When contacted on Monday, my agent confirmed this assumption on my part and added that our Tier level had correspondingly been raised, which never portends good things. He offered to write a new policy with a different company and see if our numbers improved, but though I agreed, I had little hope for success. So I set to figuring out how we'd counter the increase;
it's in my nature to immediately search for ways to solve a problem. A freelance gig a month would nearly make up the difference, but there's no regularity to how and when those jobs roll in. I also thought of my delayed potential promotion and how a resolution there might smooth this financial hiccup. But though grateful for these options, both of which are beyond my control, I was frustrated to think how the funds I'd been anticipating for so long would now simply plug another hole, not repave the entire lot.


This seems to be par for the course in my life. My family and I have always been provided for in one way or another from big things to small. A random check in the mail when the bank account is empty, a timely invitation to dinner, a kind car repossesser who agrees to look the other way for the weekend, $10.02 in my wallet when $10.01 was needed for the bill, a job beyond expectation after months of unemployment. Whatever shape or form, Jehovah Jireh has paved the way with exactly what was needed. It's an amazing thing to witness and to benefit from. But in my human failing, I've often wondered why it's only ever just what I need. Why it's never more.

How ungrateful of me, I know. It's a bit like the Israelites in the wilderness when the Lord provided manna for their hungry bellies. At first it was Food From the Sky! Hallelujah! Right? Then after a few weeks, I imagine there were more than a few wry glances at the sky asking "You got any butter with that?"

Sidebar: Fun fact: man-na actually translates literally into "What is it?" That nugget of knowledge is courtesy of Old Testament Theology at Gordon College. Go Doc Wilson!

I feel for the Israelites in this. When fleeing from Egypt, I doubt they thought to pack the 101 Ways to Cook Manna cookbook. And, to be fair, over time the palate gets bored. I'm guessing it's hard enough to lighten up unleavened bread as it is. But the lesson taught is one of ungratefulness, of a people who complained and strayed from the Lord because they were unsatisfied with food falling from the sky. It's that pesky human failing, that ingrained ingratitude, the compulsion to demand more from a miracle that always trips us up. Even today, if we had food fall on us from above, we'd likely be looking for a leaky airliner or dodgy weather and having News at 11 reports for a week on the lax regulations for airline food transportation or the newest natural disaster. We probably wouldn't immediately lean towards divine provision. We wouldn't automatically think to be grateful.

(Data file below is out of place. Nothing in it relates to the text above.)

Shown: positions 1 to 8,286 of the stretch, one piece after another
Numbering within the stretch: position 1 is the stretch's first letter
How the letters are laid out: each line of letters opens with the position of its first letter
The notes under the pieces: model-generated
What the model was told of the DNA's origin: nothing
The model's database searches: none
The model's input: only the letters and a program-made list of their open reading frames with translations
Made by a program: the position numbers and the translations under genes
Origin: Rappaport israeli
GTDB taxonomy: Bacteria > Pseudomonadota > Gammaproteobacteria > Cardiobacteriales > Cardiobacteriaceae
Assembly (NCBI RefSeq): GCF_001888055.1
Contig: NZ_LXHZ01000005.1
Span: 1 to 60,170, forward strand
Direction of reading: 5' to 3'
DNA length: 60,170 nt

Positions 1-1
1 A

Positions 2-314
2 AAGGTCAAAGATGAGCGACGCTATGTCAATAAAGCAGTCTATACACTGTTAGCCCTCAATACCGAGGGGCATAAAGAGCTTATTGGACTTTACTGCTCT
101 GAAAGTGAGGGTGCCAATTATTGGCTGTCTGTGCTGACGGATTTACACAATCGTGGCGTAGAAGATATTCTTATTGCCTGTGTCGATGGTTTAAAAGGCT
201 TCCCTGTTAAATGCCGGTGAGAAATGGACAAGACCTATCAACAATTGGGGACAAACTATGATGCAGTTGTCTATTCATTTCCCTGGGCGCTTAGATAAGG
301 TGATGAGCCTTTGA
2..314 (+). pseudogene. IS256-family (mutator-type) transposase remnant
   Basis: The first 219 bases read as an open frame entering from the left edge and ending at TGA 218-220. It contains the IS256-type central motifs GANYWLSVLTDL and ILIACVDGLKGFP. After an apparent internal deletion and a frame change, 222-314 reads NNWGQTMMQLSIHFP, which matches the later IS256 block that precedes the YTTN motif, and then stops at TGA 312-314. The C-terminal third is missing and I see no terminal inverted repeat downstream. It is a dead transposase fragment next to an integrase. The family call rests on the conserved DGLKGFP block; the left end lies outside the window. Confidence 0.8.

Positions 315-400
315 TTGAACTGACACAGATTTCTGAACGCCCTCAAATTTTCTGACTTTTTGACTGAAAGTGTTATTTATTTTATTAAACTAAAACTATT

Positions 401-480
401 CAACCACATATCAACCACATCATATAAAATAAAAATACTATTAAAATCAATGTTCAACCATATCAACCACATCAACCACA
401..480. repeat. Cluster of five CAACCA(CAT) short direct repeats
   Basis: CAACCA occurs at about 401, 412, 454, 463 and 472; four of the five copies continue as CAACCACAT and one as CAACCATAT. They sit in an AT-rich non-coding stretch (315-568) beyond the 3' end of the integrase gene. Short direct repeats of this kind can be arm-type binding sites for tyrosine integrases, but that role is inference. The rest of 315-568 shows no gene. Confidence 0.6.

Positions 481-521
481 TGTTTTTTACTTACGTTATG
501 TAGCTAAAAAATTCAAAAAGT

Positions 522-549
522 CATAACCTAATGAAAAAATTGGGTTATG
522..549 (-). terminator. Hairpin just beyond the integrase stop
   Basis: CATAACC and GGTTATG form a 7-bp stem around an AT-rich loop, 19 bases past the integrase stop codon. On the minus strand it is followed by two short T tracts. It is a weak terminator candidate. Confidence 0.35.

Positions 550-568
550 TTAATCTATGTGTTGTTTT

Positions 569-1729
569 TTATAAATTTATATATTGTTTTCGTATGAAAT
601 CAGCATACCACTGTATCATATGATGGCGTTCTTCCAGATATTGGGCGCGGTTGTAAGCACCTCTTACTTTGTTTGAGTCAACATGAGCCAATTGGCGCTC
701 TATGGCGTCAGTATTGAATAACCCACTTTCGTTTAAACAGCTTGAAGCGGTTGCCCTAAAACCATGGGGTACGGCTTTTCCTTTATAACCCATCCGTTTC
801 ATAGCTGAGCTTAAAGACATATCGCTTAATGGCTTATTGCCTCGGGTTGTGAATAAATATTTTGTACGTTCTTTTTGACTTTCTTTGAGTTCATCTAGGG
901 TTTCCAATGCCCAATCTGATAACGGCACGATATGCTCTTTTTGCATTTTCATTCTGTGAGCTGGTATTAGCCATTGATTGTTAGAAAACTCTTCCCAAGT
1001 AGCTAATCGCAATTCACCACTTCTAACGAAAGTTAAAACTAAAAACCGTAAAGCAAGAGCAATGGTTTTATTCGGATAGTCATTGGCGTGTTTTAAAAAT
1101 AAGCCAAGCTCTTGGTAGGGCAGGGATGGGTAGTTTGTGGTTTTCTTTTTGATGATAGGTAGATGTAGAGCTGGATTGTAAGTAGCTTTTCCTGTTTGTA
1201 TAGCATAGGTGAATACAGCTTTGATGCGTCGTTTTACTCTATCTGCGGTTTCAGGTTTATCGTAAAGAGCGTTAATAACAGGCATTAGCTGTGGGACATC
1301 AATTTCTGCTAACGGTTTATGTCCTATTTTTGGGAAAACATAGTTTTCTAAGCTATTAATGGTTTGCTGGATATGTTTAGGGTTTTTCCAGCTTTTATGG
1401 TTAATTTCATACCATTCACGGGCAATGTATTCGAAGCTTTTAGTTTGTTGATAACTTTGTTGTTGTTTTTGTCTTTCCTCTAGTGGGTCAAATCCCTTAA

But isn't that exactly what we need? In today's climate, when a secure position is an anathema and each day bears witness to another casualty of unprecedented greed, we need to appreciate what we have and what the Lord continues to provide more than ever. A hundred and one ways to be grateful, a hundred and one ways to be thankful, a hundred and one ways to appreciate our families and our lives and our communities and just how much work and faith have been put into it all. A hundred and one ways to use God's provision abundantly regardless of a wonky somewhat petulant spirit (that would be me BTW). A hundred and one ways to cook manna.

And then He gave me more.

On Thursday, my agent sent me the rewritten auto insurance policy. It's a financial boon for us without sacrificing a bit of coverage. O
ther things beyond just a company switch offset the addition of the accidents and actually work to our advantage. I'm still amazed at the vast difference (it's staggering) and am speechlessly grateful that my wonky spirit was proved wrong - again. This was the source of my good feeling, my near giddy, gun shy contentment. Ready for the best part? The money I already have in hand for the original policy renewal is more than enough for the premium on the new one.

More than enough.

Guess what's back on the menu now?

Tuesday, February 3, 2009

From the "Some People Are So Bloody Clever" File

This link that re-envisions movies as book jackets.

Pick your favorites.

Mine? Not too surprisingly I'm tickled by Highlander, Shaun of the Dead, Batman Returns, Back to the Future and Labyrinth.